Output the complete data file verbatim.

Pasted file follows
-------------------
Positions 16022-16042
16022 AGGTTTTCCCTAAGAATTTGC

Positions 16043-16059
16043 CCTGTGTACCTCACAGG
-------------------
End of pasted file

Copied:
Positions 16022-16042
16022 AGGTTTTCCCTAAGAATTTGC

Positions 16043-16059
16043 CCTGTGTACCTCACAGG